NYNG's 106th Rescue Wing trains on beach for winter driving

  • Published
  • By Maj. Michael O'Hagan,
  • New York National Guard

MASTIC BEACH, N.Y. - Over 100 New York Air National Guard Airmen assigned to the 106th Rescue Wing prepared for winter weather emergencies by conducting driver training on the beach.

Driving military vehicles in the beach sand at Smith Point County Park near Mastic Beach replicates driving in snow, explained Master Sgt. Richard Cestaro, the 106th's ground transportation superintendent.

When bad weather hits, the 106th provides three Humvees, two medium tactical vehicle trucks and 20 Guardsmen to respond to emergencies on eastern Long Island.

Training on the beach in the summer familiarizes Airmen with the tactical vehicles and driving techniques, Cestaro said.

On July 9, Cestaro and Staff Sgt. Estefany Restrepo, the wing ground transportation dispatcher, trained seven Airmen on driving skills on the beach.

Having enough Airmen to operate vehicles is a "limiting factor" when the wing needs to provide high-axle vehicle operators for domestic response missions, said Master Sgt. Paul Clementi, the wing's emergency management program manager.

Because the tactical vehicles, which are borrowed from the Army National Guard, aren't operated daily, there is a shortage of drivers, Cestaro said.

His solution was to give Airmen who were on duty for COVID-19 response missions a chance to get "stick time" on the beach, Cestaro said.

"I may have a vehicle mechanic and a communications flight kid," Cestaro said. "One's got a beach pass and drives his truck out there all the time and the other's got a Prius and he's never even driven a four-wheel-drive vehicle before. This is blanket training for everyone."

The driver trainees learned how to drive through water. They also practiced night driving and operating the radios.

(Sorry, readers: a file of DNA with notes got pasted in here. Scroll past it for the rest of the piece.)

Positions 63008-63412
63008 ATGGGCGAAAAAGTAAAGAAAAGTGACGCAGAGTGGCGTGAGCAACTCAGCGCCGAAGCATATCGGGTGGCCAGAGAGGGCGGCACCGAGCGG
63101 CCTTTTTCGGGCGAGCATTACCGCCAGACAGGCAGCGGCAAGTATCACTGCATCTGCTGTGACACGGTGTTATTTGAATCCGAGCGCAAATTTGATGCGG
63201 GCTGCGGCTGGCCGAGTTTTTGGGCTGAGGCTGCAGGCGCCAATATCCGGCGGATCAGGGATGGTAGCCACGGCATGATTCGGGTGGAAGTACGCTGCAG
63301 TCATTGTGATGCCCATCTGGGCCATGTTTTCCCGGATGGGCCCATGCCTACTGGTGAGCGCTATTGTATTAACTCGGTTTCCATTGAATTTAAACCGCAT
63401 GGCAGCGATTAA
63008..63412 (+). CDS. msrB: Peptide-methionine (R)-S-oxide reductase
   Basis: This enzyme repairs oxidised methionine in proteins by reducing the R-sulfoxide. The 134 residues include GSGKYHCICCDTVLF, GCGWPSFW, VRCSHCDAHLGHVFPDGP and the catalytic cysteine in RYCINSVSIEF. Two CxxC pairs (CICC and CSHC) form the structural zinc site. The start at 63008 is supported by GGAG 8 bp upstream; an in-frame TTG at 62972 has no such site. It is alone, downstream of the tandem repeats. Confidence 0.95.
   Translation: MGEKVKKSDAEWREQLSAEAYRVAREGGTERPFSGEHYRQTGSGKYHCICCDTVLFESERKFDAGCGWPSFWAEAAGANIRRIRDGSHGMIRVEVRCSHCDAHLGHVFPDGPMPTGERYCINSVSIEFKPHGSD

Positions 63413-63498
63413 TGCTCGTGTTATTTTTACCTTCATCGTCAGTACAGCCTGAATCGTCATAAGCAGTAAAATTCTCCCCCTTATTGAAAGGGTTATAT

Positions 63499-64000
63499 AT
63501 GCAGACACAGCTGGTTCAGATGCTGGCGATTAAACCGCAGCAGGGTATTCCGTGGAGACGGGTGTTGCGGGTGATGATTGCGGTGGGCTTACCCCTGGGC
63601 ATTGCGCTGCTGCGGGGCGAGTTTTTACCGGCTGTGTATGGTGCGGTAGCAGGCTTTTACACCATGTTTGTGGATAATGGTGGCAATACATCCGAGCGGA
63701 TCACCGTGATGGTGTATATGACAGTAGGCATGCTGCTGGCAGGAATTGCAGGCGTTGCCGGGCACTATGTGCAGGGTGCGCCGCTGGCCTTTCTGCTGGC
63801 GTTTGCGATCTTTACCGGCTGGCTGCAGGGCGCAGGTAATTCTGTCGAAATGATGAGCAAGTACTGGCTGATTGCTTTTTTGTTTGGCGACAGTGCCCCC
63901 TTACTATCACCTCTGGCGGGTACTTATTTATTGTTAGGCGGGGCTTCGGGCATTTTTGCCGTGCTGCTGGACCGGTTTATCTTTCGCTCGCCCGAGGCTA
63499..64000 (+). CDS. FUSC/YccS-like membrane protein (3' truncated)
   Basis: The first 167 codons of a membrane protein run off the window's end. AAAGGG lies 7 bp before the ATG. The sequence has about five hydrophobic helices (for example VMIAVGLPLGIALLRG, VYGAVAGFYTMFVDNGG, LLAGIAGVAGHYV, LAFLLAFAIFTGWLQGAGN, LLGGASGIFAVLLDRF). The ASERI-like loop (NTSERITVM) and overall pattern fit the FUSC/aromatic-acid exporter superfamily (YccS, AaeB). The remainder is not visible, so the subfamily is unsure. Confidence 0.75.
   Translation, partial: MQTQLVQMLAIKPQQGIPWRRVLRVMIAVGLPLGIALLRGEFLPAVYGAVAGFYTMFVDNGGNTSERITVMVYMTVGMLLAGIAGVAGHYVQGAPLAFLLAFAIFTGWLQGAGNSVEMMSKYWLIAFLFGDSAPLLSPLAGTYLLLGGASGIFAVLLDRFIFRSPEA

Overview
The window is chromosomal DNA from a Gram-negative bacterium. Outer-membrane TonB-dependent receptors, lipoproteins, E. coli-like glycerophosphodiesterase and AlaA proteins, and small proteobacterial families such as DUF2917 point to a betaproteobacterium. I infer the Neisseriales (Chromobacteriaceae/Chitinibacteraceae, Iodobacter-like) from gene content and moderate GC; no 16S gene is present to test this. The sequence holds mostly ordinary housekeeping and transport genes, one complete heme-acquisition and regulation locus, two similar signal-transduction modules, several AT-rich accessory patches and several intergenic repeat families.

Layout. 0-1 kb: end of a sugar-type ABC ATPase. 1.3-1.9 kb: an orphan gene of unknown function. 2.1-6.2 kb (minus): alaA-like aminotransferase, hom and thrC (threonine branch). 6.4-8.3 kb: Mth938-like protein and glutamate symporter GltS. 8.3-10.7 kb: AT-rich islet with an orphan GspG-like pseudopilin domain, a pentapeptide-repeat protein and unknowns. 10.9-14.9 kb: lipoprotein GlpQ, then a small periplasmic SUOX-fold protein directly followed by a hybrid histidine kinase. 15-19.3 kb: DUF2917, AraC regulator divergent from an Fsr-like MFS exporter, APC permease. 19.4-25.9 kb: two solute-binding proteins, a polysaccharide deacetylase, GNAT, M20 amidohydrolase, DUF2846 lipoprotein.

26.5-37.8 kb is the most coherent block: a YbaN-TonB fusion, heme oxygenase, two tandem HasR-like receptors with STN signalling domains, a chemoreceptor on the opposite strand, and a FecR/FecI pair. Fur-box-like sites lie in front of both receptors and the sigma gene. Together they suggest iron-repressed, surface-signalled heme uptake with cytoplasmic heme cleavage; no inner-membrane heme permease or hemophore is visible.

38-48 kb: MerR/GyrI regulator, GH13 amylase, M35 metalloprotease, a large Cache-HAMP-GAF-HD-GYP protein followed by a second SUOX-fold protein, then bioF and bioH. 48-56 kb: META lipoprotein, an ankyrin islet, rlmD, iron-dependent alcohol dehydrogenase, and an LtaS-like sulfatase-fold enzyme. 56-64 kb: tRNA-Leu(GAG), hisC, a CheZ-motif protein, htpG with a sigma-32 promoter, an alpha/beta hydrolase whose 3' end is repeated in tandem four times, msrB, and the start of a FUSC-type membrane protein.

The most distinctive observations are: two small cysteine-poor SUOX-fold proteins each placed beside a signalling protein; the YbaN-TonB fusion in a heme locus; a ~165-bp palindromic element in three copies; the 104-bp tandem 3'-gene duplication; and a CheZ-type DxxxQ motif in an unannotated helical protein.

After-action reviews from previous weather mobilizations indicated those were areas where Airmen wanted more training, Cestaro said.

"We properly train members how to operate these vehicles in storm surge, incorporating some basic land navigation and teaching them how to identify landmarks to determine if the water is too high to get through. … Knock on wood, so far we have gotten 110 people through the class without any issue," Cestaro said.

It's important each Airman is trained for the vehicle for which they're operating, Cestaro said. 

"I feel like we are also saving lives by giving this training, if that makes any sense," Cestaro said.

Service members have lost their lives to vehicle accidents and rollovers, many of which are preventable.

"When speaking with Cestaro, it is obvious that he loves what he does and has a drive, no pun intended, to make things better," said Lt. Col. David Carrick, the 106th Rescue Wing deputy mission support officer.

"He and his team have made a significant difference for all and increased the New York National Guard's domestic operations response capability while benchmarking training for other units to follow," he said.